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The View From Jamaica: ‘I Can’t Stand the Thought That the Head of State is King Charles’

While millions of television viewers globally were transfixed by the pageantry of King Charles III’s coronation, lukewarm interest in the ceremony was the clearest sign yet that Jamaica’s nostalgic love affair with the royal family is over.

Veteran lawyer Hugh Small, a member of the 15-person constitutional reform committee charting Jamaica’s transition to a republic, is impatient to ditch the monarchy.

“I can’t stand the thought that the head of state of Jamaica is King Charles III. We tolerated it long enough, and now the public conscience has raised to a boiling point, I’m very anxious to see it go,” said Small, 81, before the coronation.

“The acceptance [Jamaicans] had towards Queen Elizabeth has not been transferred to Charles. He is not a very endearing person. It makes it really difficult for me and for a lot of people in Jamaica to think that Charles III is king of Jamaica.”

Small recalls being a high school boarder when King George VI died in 1952 and was succeeded by his daughter Elizabeth. The attorney remembered some schoolmates, whom he refers to as “sons of the plantocracy”, crying as they listened to an address by the headteacher.

However, Small insists that affection for the queen, who visited Jamaica six times during her 70-year reign, will not be inherited by Charles.

Small, who was appointed queen’s council in 1985 and was called to the bar 60 years ago, has long held anti-royalist views. He made headlines last year when he recorded himself setting three of his judicial wigs ablaze in his opposition to the UK-based privy council’s status as Jamaica’s final appellate court.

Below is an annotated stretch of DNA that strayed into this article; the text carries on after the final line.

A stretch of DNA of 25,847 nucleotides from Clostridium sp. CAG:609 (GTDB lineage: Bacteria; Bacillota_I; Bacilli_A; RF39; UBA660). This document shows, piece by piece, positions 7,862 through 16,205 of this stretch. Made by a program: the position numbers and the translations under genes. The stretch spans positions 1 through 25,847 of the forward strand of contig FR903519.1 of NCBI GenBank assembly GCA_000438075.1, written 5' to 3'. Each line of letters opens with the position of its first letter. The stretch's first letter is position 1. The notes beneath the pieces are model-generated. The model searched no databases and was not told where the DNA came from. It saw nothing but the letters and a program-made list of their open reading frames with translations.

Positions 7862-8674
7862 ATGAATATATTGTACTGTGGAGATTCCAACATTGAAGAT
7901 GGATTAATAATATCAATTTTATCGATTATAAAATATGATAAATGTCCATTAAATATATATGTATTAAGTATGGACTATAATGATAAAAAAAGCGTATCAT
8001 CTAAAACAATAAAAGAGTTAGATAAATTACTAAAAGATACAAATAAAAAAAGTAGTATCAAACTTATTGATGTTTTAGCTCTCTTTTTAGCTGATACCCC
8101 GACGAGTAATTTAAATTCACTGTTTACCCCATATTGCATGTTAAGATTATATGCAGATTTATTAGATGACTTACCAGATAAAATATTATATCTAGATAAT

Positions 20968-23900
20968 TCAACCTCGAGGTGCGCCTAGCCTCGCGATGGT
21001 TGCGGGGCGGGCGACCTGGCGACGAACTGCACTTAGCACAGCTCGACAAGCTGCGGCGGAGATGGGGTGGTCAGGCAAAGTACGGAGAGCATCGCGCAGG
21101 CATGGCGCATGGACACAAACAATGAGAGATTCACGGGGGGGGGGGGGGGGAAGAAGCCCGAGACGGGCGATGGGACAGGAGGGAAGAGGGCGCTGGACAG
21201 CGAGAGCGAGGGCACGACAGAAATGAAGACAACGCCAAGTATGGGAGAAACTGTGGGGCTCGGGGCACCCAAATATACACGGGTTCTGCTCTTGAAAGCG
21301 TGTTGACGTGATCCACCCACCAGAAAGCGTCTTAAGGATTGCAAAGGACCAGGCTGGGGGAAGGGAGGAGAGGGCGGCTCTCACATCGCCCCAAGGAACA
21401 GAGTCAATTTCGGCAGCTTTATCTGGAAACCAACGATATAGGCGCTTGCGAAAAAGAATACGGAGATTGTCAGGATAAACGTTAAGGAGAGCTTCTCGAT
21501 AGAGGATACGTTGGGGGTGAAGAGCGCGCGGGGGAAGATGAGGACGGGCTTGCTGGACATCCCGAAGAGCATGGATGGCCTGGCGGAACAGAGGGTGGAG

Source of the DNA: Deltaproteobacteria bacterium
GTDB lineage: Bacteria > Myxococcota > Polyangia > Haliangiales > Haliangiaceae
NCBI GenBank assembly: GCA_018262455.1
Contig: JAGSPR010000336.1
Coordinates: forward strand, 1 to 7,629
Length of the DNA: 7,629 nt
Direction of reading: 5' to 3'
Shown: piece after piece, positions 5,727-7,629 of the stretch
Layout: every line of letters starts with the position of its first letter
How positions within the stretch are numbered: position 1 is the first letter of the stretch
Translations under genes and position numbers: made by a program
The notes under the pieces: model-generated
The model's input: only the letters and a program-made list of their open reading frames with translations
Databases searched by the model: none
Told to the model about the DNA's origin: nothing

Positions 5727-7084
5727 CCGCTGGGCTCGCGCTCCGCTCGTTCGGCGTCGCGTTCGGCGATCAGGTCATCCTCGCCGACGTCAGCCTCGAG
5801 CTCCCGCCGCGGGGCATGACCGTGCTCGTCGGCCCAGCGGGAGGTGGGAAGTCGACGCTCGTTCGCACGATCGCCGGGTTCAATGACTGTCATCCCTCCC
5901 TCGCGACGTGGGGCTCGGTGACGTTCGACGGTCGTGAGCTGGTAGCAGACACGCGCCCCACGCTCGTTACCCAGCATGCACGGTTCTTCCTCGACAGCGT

The government has opted not to include the appellate court’s status on the agenda of the constitutional reform committee, saying there is no political consensus on the matter.

But Small views the privy council as incompatible with the vision of republicanism.

“I think that it would be inconsistent with our status as a republic to be going to the court of King Charles of Britain to ask for a little bit of justice. We need to end that relationship as quickly as possible,” said Small.

Expat Devon Green, a Jamaican living and workingin London since 2000, believes that the newly minted king “is less loved by the British people”.

People protesting against the visit of the then Duke and Duchess of Cambridge to Kingston, Jamaica, last year.
People protesting against the visit of the then Duke and Duchess of Cambridge to Jamaica last year. Photograph: Ricardo Makyn/AFP/Getty

Green, 55, said that the Windrush scandal and perceived racism towards the Duchess of Sussex have hardened his disapproval of the monarchy, which has refused to apologise for its role in slavery.

“Many, if not all immigrants, would share my view. The monarchy does not serve the interests of the masses and has, over hundreds of years, exploited people and countries within the Commonwealth and further afield, enriching the institution.”

The broadcaster Fae Ellington, who has covered at least six royal visits to Jamaica, – by Queen Elizabeth, then Prince Charles, Princess Anne, Prince Harry and then William and Kate – believes that the soap opera-style conflicts of the royal family have deepened Jamaicans’ antipathy towards the monarchy.